How dirty grout inspired a franchise
Sir Grout is a 38-unit chain based in Alpharetta, Georgia, offering grout rejuvenation without tile replacement.
Jeff Gill sat with his head in his hands, unsure of what he was going to do next. It was the early 2000s, and he had bought a business opportunity called Chips Away, which repaired paint chips and bumper scuffs on high-end cars. The business was shot down after initial interest from various Rent-a-Car businesses, leaving him jobless with a garage full of expensive steam cleaners.
Seeing the stained, run-down grout and tile in his front entryway, Gill decided to use a steam cleaner and put a brush on the end of it. It cleaned the grout much better than his other efforts, and from there a light bulb went on. “I don’t know anybody who steam cleans grout, so I’m going to start a grout steam cleaning biz,” Gill said.
Gill spoke with his friend and former college roommate, Tom Lindberg, in an effort to team up, but Lindberg thought the concept would be easily replicable. “I remember saying it’s not unique, it’s not novel and somebody can knock you off tomorrow as long as they find one of those steam cleaning machines a la Stanley Steemer,” Lindberg said.
The two looked around for a solution, and found a color seal product in Florida, which immediately wowed the pair. The fated recoloring chemical was soon implemented, enough to convince Lindberg to hop on as co-founder. It gave Sir Grout a unique system and a product that worked—and started attracting franchisees.
Who you gonna call?
Today, Sir Grout is one of many home-related businesses growing steadily. Average home prices in June hit their highest point since 2007, according to Case-Shiller’s U.S. National Home Index.
Higher-end houses often come with high-end tile, countertops and wood flooring—something that many homeowners struggle to maintain. Sir Grout, a 38-unit chain based in Alpharetta, Georgia, is attempting to help consumers ditch the old standbys of bleach, ammonia and vinegar, for a more creative and efficient solution that prevents future discoloration.
The company’s technicians use a proprietary chemical that cleans, seals and actually recolors the grout in between tiles so homeowners can rejuvenate their existing floors without having to deal with the expense and hassle of replacing them. The company offers sand-less hardwood floor restoration, natural stone rehabbing and, through a new offshoot called Re-Style Your Tile, refurbishes bathrooms without costly demolition.
Dan Lundstedt worked for Lindberg previously, and took ownership of a Chicago franchise straight out of college. Lundstedt loved the concept, but found out that many potential consumers had no idea their tired tile floors (and the surrounding grout) could be cleaned, sealed or recolored.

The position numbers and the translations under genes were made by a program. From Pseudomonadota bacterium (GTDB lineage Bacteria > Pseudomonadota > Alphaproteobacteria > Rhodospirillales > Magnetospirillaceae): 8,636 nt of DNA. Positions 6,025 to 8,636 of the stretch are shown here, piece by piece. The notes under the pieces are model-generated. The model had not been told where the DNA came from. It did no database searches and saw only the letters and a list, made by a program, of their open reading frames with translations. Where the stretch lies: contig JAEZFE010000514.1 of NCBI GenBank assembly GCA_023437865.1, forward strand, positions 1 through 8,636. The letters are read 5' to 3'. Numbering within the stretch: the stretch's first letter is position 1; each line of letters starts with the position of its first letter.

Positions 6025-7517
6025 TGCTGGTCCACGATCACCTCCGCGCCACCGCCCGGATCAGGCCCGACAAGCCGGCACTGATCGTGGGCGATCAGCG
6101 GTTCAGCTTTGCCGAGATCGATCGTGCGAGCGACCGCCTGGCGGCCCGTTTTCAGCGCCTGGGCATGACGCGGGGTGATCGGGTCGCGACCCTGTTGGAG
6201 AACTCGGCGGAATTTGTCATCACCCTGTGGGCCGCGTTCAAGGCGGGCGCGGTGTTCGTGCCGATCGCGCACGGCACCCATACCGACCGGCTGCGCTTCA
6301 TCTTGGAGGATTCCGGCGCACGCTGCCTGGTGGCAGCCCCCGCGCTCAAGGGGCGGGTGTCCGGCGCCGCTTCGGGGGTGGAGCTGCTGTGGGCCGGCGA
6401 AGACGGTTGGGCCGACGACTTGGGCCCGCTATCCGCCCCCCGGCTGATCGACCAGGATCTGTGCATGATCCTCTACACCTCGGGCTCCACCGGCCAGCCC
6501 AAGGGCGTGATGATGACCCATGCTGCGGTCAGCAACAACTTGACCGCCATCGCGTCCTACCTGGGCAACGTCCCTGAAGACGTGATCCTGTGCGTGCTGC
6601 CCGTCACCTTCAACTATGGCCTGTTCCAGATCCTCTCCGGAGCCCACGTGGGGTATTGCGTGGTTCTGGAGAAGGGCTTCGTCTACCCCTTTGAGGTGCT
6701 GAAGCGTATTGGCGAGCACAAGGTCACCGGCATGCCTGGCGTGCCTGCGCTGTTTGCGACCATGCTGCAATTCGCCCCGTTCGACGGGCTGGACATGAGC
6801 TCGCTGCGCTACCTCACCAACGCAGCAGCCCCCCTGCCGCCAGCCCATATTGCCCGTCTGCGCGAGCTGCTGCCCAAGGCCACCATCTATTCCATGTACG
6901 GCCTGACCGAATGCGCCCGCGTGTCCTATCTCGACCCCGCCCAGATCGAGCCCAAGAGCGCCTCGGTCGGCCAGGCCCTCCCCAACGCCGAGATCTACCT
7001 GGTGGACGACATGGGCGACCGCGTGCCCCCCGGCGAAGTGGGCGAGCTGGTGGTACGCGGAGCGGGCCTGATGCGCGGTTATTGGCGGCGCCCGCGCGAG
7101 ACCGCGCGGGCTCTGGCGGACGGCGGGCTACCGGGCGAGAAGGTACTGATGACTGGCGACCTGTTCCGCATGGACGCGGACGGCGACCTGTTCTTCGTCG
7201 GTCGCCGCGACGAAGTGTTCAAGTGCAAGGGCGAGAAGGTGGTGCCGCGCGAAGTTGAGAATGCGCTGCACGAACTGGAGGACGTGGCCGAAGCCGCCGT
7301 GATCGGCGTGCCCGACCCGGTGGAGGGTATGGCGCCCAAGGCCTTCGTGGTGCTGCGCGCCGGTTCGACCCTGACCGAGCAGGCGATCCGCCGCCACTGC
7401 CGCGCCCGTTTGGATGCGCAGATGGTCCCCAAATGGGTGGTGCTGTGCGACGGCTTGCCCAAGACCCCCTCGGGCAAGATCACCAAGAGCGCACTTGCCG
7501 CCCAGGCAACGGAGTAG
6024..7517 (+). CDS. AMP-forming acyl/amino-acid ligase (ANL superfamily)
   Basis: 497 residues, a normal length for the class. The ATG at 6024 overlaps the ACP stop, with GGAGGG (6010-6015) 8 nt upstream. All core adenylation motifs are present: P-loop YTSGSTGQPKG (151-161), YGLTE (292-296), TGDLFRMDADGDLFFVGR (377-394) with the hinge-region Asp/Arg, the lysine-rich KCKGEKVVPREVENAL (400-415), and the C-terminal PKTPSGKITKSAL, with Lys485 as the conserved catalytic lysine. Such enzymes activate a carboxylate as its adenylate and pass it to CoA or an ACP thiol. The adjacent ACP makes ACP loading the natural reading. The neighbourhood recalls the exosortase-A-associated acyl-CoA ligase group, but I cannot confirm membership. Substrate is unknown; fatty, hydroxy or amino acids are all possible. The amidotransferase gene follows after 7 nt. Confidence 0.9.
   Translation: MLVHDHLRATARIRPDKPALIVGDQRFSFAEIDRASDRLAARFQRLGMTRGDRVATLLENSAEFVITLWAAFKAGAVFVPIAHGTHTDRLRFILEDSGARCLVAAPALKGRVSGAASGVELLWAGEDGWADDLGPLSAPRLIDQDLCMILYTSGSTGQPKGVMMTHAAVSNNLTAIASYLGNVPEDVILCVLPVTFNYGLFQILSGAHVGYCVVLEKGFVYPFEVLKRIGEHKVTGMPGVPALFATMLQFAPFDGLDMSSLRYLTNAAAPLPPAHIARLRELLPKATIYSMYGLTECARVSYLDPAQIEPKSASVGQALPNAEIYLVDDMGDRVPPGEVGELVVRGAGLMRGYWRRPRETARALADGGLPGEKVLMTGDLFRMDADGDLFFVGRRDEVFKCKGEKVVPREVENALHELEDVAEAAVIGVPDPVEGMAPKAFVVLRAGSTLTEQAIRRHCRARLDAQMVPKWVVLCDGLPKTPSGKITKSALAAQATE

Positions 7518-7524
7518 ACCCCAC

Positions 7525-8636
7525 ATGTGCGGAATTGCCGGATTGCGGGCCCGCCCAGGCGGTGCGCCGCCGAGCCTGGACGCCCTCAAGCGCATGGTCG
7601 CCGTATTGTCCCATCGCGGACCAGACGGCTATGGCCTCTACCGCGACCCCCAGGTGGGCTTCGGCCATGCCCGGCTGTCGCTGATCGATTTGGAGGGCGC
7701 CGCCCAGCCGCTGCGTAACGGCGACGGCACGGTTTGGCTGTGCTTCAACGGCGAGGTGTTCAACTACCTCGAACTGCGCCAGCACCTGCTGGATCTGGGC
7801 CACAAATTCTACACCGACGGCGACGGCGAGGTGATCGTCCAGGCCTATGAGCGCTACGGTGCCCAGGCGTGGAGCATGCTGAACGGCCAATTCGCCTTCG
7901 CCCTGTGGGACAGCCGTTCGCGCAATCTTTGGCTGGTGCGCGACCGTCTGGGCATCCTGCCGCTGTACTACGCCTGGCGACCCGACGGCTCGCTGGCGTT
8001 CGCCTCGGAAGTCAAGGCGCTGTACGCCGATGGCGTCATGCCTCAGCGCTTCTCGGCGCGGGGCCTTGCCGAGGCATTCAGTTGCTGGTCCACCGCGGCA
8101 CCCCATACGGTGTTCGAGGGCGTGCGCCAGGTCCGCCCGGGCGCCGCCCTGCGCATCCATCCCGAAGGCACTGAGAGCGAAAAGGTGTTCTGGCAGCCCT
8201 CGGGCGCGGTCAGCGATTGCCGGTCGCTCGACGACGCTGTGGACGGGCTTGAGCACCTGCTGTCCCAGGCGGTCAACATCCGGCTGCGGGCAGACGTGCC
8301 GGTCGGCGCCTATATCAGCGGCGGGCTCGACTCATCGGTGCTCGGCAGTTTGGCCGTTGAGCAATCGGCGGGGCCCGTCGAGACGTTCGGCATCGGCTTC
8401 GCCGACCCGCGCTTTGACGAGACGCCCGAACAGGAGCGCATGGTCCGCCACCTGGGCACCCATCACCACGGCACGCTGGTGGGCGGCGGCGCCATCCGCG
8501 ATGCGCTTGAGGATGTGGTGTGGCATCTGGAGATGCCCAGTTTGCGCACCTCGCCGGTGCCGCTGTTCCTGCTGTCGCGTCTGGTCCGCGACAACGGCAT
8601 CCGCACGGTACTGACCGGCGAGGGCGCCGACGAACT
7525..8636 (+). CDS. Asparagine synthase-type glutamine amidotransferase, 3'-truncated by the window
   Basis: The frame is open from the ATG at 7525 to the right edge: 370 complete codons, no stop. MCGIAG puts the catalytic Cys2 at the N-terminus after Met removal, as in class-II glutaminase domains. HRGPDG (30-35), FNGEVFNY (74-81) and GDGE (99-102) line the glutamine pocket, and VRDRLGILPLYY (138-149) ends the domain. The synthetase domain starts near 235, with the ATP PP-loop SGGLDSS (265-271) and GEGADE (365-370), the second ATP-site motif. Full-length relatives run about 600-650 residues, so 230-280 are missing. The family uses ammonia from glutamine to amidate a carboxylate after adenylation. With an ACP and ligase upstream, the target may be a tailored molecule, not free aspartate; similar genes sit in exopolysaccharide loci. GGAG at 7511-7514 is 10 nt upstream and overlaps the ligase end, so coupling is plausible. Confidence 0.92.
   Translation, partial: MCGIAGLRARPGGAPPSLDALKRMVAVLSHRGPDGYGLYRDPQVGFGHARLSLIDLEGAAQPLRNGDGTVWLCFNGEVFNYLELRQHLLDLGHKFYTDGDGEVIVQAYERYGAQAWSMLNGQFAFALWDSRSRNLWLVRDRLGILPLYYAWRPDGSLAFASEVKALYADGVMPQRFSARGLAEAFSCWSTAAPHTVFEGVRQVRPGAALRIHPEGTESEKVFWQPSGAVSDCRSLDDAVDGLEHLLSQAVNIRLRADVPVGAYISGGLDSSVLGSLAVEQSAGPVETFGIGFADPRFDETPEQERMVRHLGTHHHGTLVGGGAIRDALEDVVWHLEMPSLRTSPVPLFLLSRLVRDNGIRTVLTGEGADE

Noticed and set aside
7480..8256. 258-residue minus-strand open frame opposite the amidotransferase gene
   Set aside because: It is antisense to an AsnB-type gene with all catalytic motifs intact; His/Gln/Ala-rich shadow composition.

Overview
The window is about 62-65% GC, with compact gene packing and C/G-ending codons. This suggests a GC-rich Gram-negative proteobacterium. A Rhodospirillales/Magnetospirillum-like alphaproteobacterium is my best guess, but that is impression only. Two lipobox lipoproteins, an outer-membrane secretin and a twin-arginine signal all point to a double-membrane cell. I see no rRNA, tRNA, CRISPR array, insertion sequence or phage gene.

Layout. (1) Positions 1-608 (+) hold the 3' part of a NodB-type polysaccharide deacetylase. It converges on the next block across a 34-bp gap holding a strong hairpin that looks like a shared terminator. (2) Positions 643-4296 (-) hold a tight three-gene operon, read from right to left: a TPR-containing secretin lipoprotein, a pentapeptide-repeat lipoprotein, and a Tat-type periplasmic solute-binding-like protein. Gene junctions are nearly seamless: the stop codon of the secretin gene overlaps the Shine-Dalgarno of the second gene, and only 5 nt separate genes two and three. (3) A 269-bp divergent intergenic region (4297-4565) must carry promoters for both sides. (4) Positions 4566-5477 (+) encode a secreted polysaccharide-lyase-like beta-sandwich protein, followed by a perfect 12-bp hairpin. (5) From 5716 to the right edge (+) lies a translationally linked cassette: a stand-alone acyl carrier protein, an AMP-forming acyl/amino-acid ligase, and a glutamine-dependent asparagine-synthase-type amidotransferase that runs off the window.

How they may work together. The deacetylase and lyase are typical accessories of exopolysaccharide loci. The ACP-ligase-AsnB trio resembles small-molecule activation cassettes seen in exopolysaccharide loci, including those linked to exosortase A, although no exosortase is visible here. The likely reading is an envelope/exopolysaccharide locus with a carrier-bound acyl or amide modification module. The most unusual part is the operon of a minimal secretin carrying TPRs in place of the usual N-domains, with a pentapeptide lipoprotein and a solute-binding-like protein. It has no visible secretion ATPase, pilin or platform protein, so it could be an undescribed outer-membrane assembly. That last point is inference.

“Everyone knows they need a painter to paint their walls, but for grout cleaning people will often call a handyman, they’ll call all sorts of different people, maybe the plumber,” Lundstedt said.
After a great deal of advertising dollars spent to reach Chicago citizens, along with numerous phone calls to Gill and Lindberg, Lundstedt was able to get his business off the ground. His Chicago business is now the system’s No. 1 franchise with $1.2 million in revenue last year. Startup costs are $100,000.
Sir Grout’s breadth of services attracted Brian Fultz, a former 1-800-Got-Junk franchisee who now owns 10 units throughout Texas, Maryland, Florida and Colorado.“What really appealed to me about Sir Grout, is that there were multiple revenue streams available,” Fultz said.
Sir Grout hopes to add a minimum of five franchisees in 2017, and Gill and Lindberg are now looking to develop a spinoff company called Restyle Your Tile. The new venture, which is currently part of Sir Grout, uses thin veneers to install high-end materials, like marble, over aged, discolored tile.
Gill says those who join the Sir Grout franchise system prior to 2017 will be a part of the spinoff with a Restyle Your Tile franchise without having to pay for it.
For all its talk about saving businesses and homeowners money through rehabbing hard surfaces, Sir Grout’s services are generally more expensive than other cleaning providers, and in some cases the difference is stark.
Gill counters that difference pales in comparison to actually replacing surfaces with new materials, as he adds that Sir Grout’s services are about 25 percent the cost of replacement.
As for economists’ alarms that we may be at the top of the current housing cycle, Gill and Lindberg believe their model will stand the test of time.